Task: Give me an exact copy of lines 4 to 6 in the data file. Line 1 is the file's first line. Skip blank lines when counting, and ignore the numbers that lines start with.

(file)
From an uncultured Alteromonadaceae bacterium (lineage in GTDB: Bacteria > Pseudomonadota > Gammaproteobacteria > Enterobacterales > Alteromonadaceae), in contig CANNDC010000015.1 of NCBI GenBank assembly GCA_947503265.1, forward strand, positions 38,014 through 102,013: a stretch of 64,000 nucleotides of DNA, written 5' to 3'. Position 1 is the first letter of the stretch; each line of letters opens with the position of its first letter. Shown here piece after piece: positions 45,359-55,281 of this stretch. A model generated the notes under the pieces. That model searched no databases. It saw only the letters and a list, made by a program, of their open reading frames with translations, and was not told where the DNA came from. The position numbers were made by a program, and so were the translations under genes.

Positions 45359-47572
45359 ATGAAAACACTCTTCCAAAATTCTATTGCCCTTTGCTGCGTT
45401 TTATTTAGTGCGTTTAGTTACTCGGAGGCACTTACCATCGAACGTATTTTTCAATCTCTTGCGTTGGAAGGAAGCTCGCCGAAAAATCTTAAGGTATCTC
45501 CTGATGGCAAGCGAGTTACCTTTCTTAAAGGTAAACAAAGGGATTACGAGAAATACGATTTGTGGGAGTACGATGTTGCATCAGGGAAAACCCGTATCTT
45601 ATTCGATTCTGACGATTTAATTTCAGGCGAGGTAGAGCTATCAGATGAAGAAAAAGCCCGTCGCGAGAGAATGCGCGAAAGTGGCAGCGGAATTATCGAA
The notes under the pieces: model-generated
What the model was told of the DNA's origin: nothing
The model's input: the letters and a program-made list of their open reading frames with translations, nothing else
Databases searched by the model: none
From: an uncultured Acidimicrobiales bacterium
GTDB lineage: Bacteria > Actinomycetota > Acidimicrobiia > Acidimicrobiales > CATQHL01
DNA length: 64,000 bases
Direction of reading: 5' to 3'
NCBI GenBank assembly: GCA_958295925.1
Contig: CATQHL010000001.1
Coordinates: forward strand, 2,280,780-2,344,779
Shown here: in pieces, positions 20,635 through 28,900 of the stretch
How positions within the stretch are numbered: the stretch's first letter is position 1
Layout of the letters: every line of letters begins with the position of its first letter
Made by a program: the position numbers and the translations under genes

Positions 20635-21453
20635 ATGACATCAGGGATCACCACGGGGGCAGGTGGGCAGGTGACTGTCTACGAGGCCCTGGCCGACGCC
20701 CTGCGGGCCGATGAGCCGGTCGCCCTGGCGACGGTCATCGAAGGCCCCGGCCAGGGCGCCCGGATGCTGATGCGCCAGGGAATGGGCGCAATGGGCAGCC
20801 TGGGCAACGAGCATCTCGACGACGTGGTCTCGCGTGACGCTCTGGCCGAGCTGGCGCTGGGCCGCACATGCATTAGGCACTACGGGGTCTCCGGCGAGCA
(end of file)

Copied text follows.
45401 TTATTTAGTGCGTTTAGTTACTCGGAGGCACTTACCATCGAACGTATTTTTCAATCTCTTGCGTTGGAAGGAAGCTCGCCGAAAAATCTTAAGGTATCTC
45501 CTGATGGCAAGCGAGTTACCTTTCTTAAAGGTAAACAAAGGGATTACGAGAAATACGATTTGTGGGAGTACGATGTTGCATCAGGGAAAACCCGTATCTT
45601 ATTCGATTCTGACGATTTAATTTCAGGCGAGGTAGAGCTATCAGATGAAGAAAAAGCCCGTCGCGAGAGAATGCGCGAAAGTGGCAGCGGAATTATCGAA